I've recently been enthralled by the work of photographer CJ Chilvers, who runs the blog A Lesser Photographer. His minimal approach to photography is one of thoughtfulness and creativity, rather than focusing on expensive gear or "professional" methods.
His blog is full of fantastic posts, but I recommend starting with the A Lesser Photographer Manifesto, which is a free-to-read PDF ebook (look at me staying on-topic today!) that encapsulates his views on photography.
A couple of choice quotes:
"Every new, professional grade camera aims to remove the photographer another step from the mechanical processes of the camera to “focus on the image.”
This has the opposite effect.
Creativity is always enhanced by a constraint. This is true in filmmaking, music, painting, writing and even photography.
How many times has one of your favorite bands, whose best album was produced in days using half-borrowed equipment, gone on to spend a year in the studio on their next album, only to produce a mediocre (at best) result?
How many times has a talented filmmaker been given unlimited funds and technical possibilities only to produce a Jar Jar Binks?
A lesser camera makes you think. Thought is better than automation in art. Automation leads to commoditization. Your art becomes easily replaceable or worse, forgettable."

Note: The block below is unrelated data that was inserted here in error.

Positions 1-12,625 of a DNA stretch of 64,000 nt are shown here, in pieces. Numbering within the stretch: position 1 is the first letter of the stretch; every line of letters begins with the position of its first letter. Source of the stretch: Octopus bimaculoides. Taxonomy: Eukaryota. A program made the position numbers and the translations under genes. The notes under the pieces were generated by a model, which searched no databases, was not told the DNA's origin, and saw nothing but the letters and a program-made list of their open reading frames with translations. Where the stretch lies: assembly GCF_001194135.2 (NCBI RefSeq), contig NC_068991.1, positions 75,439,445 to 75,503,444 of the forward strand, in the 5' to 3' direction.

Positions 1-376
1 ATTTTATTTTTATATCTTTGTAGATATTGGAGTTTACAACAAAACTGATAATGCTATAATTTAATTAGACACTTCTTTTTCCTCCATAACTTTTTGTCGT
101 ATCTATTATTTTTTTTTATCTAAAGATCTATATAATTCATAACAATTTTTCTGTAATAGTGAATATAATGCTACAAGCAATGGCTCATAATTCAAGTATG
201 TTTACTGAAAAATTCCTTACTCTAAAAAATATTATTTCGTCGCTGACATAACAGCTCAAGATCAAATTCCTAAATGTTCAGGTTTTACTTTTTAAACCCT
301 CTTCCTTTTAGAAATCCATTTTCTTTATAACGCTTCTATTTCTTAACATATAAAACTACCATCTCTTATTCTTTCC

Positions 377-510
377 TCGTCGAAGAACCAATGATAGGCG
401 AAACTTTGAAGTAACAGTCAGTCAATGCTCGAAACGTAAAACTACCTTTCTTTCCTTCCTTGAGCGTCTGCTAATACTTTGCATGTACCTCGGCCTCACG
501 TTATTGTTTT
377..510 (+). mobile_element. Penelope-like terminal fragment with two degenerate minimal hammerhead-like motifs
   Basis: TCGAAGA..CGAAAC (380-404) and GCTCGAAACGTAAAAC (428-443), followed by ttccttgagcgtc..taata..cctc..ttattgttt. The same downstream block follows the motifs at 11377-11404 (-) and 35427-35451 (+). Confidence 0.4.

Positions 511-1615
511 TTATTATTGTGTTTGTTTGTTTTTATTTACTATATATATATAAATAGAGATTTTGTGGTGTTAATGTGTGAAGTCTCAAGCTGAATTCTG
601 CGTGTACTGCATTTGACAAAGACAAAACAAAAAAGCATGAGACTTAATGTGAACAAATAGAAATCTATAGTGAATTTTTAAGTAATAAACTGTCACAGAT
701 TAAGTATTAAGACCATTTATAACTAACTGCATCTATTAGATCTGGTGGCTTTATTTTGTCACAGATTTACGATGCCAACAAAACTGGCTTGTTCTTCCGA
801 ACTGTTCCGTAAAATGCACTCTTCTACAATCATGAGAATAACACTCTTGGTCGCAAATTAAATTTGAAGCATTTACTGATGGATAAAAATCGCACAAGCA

"For years, photographers have been wisely imploring writers to learn to create compelling images to enhance their storytelling. The same argument must be made in reverse. Photographers must learn to write to enhance their storytelling, or ﬁnd a writer to collaborate with. The two skills are inescapably linked now.
This is why it makes no sense for a photographer, with no professional mandate, to keep a portfolio section on their website. Viewers would be better served, and in turn photographers would be better served, by telling stories. Those stories are better served with great writing. A picture may be worth a thousand words, but the worth of a great story is incalculable."
CJ has inspired me to reflect on my own approach to photography and I recommend checking out his work. Be sure to subscribe.